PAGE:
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regenerating a hedgerow..... which shrub goes with what?

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I live in a semi-rural area and am regenerating a hedgerow in my garden. It was left unmaintained for a long time by the previous owner, with ivy having taken over quite dramtically. The hedge is about 10-12 m long and has about three sections with slightly varying stock of shrubs. It has holly, some hawthorn and blackthorn, a little bit of wild cherry and a lot of what is either a privy or elderberry on the outer side (road side). I am looking for advice on what goes with what. I am looking to (re)plant mainly holly in one section and looking for a complementary shrub. The other section has hawthorn, blackthorn, and some wild cherry. Any ideas on how to combine these sensibly?

The original hedge has two rows of planting, where the shrubs on the outside row have degenerated into small trees and will require careful trimming back.

My plan is to plant a double row on the inside and a row along the outside part (once a gardener has been able to conclusively tell me whether I have privy or elderberry). I am thinking that once the additional row along the outside is tall enough i may cut down the original outside row to give the new row the space it needs.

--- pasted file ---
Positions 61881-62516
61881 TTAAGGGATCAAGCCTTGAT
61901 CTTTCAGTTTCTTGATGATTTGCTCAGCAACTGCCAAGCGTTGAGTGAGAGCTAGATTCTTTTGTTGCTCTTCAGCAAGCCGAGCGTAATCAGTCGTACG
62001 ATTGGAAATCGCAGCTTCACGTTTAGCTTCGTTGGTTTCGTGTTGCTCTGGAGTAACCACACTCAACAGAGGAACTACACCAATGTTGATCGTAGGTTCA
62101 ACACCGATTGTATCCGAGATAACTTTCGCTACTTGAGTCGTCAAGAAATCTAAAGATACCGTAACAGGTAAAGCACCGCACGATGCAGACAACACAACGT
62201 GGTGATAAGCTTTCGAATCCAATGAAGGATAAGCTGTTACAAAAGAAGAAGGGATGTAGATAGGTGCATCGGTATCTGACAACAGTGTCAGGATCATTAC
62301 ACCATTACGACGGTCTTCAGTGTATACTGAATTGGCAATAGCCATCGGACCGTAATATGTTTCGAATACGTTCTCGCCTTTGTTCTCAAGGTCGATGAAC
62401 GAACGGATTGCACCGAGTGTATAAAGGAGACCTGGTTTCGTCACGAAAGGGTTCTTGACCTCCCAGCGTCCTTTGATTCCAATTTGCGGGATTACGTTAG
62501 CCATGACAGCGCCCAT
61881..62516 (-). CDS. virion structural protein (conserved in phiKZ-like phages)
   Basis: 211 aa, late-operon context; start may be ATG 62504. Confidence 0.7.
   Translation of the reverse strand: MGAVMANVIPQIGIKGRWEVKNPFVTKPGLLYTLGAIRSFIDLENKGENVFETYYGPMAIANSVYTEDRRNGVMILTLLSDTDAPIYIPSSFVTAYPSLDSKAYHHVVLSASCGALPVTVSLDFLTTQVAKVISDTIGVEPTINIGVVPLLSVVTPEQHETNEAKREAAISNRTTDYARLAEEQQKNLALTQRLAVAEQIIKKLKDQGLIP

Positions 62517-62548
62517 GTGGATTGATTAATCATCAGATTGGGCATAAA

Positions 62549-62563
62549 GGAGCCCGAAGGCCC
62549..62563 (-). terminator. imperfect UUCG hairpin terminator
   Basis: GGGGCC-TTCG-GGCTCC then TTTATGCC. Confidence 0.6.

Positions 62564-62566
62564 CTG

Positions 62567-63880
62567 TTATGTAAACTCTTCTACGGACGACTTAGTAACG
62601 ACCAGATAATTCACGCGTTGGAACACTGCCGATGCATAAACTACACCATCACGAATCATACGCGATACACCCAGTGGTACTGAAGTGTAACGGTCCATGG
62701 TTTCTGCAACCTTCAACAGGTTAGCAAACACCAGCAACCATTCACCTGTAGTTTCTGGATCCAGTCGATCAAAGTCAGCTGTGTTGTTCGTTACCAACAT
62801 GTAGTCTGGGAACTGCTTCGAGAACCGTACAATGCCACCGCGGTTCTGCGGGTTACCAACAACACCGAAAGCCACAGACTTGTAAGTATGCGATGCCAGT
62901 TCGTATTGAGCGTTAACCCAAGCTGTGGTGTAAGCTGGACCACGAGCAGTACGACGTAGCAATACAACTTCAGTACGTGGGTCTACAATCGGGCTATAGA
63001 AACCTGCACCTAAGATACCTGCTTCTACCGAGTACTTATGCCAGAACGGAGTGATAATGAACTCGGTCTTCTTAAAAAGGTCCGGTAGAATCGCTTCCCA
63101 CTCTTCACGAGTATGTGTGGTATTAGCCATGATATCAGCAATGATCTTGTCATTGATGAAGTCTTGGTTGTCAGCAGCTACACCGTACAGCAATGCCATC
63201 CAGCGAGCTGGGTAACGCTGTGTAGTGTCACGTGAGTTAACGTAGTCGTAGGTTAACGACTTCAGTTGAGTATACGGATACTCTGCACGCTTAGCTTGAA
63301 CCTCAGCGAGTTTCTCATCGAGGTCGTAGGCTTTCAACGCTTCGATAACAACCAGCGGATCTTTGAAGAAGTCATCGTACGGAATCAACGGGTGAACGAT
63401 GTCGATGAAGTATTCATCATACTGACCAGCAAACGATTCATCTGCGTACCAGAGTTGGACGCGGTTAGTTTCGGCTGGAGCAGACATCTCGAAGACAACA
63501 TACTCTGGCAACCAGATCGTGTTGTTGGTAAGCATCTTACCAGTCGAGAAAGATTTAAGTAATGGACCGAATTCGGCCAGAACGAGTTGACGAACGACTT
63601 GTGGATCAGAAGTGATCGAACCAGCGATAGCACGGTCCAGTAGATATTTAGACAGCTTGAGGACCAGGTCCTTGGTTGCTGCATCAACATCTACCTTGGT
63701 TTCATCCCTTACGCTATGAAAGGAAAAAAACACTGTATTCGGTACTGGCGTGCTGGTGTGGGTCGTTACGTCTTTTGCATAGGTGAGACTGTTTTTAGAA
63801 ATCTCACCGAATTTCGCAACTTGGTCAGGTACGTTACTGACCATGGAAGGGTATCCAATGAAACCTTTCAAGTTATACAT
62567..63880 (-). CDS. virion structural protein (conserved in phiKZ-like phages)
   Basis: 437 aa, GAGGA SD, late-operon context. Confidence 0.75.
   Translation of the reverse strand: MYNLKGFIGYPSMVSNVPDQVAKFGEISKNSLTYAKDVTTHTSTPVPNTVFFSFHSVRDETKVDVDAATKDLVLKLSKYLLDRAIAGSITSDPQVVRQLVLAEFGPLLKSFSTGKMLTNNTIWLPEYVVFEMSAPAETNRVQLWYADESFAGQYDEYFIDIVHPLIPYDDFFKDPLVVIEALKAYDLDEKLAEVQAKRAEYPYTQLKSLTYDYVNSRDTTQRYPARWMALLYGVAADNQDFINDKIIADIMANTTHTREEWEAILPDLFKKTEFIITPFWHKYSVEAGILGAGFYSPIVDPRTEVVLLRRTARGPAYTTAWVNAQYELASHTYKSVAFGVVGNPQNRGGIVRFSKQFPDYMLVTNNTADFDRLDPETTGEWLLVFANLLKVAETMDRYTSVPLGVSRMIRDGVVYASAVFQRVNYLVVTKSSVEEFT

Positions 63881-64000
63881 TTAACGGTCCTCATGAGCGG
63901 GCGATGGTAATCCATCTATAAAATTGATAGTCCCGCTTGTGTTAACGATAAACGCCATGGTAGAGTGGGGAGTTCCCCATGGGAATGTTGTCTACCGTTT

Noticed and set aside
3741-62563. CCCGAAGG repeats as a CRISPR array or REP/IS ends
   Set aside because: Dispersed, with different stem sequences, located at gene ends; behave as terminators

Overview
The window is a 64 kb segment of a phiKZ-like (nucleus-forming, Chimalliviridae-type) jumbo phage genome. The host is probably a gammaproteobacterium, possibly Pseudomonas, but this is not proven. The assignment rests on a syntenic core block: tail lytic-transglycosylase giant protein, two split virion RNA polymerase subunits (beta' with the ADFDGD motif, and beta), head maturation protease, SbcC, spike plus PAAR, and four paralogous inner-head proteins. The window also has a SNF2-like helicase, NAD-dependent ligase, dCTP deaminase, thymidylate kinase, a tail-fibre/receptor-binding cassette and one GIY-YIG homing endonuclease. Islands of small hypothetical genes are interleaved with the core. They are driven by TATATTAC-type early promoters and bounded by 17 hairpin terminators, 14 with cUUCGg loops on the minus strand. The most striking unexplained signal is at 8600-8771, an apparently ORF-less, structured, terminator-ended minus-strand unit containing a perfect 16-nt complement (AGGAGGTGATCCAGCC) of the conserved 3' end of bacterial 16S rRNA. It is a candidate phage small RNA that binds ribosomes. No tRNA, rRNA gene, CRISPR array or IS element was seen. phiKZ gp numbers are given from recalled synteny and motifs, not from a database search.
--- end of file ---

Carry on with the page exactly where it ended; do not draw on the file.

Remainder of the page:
Question: Is that too many rows, am I overdoing it?

Any thoughts will be kindly appreciated.

  • Views: 684
  • Replies: 1
  • Posted: Sun. 7th November 2010 18:25

Re: regenerating a hedgerow..... which shrub goes with what?

Reply from Ornamental Tree Nurseries

It sounds to me as if the hedge is very overgrown, by planting more rows outside the original hedge you will make a very wide hedge and be unable to control the centre where the problem lies.
My advice would be as follows:-
Remove the elderberry, this makes a poor hedge and will outcompete any new planting.

Cut the remaining hedge back hard to around 4ft, and remove all dead material. This will allow it to regenerate and keep it bushy.
Finally replant the gaps as required.

The only other alternative to the above would be to remove the whole hedge completely and replant from scratch.

I hope that this is helpful.

Kate (ornamental trees)

  • Posted: Mon. 8th November 2010 11:02